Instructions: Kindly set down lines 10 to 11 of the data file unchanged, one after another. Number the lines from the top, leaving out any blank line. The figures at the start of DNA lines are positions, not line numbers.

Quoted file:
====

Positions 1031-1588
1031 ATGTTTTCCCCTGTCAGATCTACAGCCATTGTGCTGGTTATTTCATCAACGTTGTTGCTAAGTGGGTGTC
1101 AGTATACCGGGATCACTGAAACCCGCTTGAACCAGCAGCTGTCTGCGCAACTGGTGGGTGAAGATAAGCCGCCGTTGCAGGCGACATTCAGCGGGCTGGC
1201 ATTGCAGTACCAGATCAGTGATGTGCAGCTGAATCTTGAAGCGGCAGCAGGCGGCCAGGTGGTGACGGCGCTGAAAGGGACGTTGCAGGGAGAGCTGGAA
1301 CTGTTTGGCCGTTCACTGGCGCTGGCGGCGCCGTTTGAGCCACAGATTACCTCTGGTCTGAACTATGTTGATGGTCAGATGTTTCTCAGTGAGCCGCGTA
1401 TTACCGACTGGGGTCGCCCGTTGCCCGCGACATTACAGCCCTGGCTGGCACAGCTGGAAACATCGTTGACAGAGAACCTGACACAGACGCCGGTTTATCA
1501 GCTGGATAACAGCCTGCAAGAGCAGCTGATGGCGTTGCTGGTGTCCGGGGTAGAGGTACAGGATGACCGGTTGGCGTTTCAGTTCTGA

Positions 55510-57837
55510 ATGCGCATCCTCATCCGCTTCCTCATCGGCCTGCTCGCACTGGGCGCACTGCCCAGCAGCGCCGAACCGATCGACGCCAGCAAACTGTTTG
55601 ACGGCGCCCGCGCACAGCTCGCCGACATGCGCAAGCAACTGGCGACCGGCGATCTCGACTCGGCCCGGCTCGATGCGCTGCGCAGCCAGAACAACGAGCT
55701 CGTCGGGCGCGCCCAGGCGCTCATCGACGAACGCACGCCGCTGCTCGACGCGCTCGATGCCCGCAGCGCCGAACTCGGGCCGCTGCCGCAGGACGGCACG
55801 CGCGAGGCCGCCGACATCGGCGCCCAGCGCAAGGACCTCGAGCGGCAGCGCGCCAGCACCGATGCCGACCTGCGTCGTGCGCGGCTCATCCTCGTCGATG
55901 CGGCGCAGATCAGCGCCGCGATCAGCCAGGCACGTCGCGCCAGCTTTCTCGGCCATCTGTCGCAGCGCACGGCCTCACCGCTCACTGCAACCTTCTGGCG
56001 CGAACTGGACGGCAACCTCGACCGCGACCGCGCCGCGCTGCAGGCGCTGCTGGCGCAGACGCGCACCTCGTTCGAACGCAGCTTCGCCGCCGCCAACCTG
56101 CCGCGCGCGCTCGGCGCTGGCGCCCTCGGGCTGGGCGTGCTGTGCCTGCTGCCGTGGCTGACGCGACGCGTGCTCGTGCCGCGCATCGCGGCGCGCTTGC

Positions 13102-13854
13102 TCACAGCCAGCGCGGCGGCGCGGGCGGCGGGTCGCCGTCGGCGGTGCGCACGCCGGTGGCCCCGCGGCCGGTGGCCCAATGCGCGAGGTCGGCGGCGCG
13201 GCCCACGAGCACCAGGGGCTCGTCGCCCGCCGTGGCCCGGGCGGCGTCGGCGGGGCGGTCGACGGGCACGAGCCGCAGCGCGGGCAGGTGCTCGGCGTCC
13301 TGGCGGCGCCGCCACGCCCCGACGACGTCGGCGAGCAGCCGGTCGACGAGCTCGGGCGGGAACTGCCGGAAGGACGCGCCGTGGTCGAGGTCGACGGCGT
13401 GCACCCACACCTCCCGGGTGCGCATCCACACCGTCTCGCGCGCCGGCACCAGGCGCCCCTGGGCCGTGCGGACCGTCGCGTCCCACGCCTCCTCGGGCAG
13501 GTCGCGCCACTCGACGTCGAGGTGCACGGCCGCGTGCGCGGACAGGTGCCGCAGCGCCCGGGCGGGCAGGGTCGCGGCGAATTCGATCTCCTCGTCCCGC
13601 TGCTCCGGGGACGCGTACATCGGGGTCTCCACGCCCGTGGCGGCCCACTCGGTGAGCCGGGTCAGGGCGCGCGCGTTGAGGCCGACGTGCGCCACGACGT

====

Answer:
55601 ACGGCGCCCGCGCACAGCTCGCCGACATGCGCAAGCAACTGGCGACCGGCGATCTCGACTCGGCCCGGCTCGATGCGCTGCGCAGCCAGAACAACGAGCT
55701 CGTCGGGCGCGCCCAGGCGCTCATCGACGAACGCACGCCGCTGCTCGACGCGCTCGATGCCCGCAGCGCCGAACTCGGGCCGCTGCCGCAGGACGGCACG